sun 03/07/2022

Scottish Chamber Orchestra, Ticciati, Usher Hall, Edinburgh | reviews, news & interviews

Scottish Chamber Orchestra, Ticciati, Usher Hall, Edinburgh

Scottish Chamber Orchestra, Ticciati, Usher Hall, Edinburgh

Three racy French scores overshadow Kevin Volans's new journey to nowhere

Which of the following has the thorniest dissonance: an early 18th-century dance-drama by Rebel, a symphony by Bizet, a concerto by Poulenc or a new work by South African composer Kevin Volans? If you think it's a trick question, you'll guess the right answer: the earliest. And which of the four sounds the least fresh and novel? My own take on that is the most recent.

If Volans's Edinburgh International Festival commission had flashed up a few individual ideas, and a little more rehearsal time had been given to the Bizet, this would have been an evening of sheer delight from the SCO and its principal conductor of one year Robin Ticciati rather than the curate's egg it turned out.



No problems at all, though, with the first half. In an unorthodox call for attention, the SCO players struck up with Jean-Féry Rebel's chord-cluster of seven notes, his representation of chaos at the beginning of his "symphonie chorégraphique", Les elémens, as Ticciati made his way to the podium. Foul soon gave way to fair as solo strings and flute took up the music of nightingales and Ticciati blended an almost romantic sense of line with underlying energy for the string of courtly dances. His great forebear with the orchestra, the late Sir Charles Mackerras, would have approved the marriage of modern instruments with period zest.

Rebel, so sure of his style at the end of a French courtly line, made a telling contrast with Poulenc, happily flitting between Mozart and Prokofiev with a seeming insouciance all his own in the Concerto for Two Pianos composed two centuries later. Could this really be the same Katia and Marielle Labèque I'd heard play the piece with the same orchestra in Edinburgh back in the early 1980s, before young Ticciati was even born? They looked the same, from a distance at any rate, and if Katia audibly fizzes less than she used to, she's still the wider characteriser, her sister the more reticent, chamber-musical artist. How they seemed to appreciate Robin the boy wonder's love of pregnant pauses and significant silences; and what rippling magic they still create in Poulenc's several homages to the gamelan.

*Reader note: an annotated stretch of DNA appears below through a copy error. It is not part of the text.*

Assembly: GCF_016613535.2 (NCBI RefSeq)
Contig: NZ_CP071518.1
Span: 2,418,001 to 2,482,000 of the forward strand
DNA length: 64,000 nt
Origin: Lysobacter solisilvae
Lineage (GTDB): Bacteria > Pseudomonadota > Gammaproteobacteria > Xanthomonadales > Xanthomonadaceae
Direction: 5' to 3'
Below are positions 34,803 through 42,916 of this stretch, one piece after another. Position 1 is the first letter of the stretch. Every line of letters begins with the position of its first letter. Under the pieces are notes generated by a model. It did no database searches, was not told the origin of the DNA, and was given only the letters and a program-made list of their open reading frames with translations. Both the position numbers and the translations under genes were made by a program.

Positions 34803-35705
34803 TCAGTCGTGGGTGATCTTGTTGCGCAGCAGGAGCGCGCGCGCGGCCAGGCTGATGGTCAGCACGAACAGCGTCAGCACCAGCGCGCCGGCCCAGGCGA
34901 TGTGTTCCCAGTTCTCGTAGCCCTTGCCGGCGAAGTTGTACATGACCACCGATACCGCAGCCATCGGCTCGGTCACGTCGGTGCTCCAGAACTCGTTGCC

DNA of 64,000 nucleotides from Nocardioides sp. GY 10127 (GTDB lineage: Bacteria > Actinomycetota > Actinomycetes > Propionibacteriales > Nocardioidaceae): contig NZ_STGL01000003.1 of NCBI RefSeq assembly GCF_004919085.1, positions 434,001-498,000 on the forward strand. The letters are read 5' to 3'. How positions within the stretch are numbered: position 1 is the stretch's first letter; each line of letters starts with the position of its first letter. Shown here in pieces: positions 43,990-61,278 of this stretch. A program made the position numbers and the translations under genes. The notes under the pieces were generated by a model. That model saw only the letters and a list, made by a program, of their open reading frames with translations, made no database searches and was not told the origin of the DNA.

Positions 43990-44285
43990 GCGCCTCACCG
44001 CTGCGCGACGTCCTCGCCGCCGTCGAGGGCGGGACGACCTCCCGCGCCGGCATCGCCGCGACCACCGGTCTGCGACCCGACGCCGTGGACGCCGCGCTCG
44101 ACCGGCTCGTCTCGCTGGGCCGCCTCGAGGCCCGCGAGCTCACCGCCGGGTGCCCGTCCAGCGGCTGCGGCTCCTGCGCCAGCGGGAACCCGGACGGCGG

Kevin Volans, please note: even here Poulenc still can't resist superimposing his own broad melody. Volans is the first to admit that his Symphony: Daar Kom die Alibama makes no use of the Cape Malay community song which greeted the confederate warship in 1863. "On the contrary," he states in his note, "in line with the avant-garde of the second half of the 20th century, there are no theme, no motifs, no development and no climaxes". That being so, you need to be a composer of striking individuality to say any more with just contrasting textures than Langgaard, Schoenberg and Ligeti have managed already. A few baleful woodwind chords apart, the progress of Volans's CSS Alabama is without compelling ideas, a crucial sense of underlying momentum or a sense of spatial drama - a journey to nowhere.

Tunes flowed freely again in the 17-year-old Bizet's effervescent Symphony in C. I'd expected taut charm from Ticciati here, and found it in the natural way he unfolded the melodic impetus of the packed-to-bursting Adagio, the drone bass of the scherzo's trio and a fast-moving finale with a last jeu d'esprit consummately despatched. But the first movement had a few rough edges from the strings as well as a surprisingly charmless oboe solo from Robin Williams. I know there's a feminine way of playing the instrument, but I prefer a bit of muscle, and Bizet's chief tunesmith needs character. Perhaps it would have all sounded a lot tauter and more personable in the SCO's smaller home, the Queen's Hall.

Share this article

Add comment

newsletter

Get a weekly digest of our critical highlights in your inbox each Thursday!

Simply enter your email address in the box below

View previous newsletters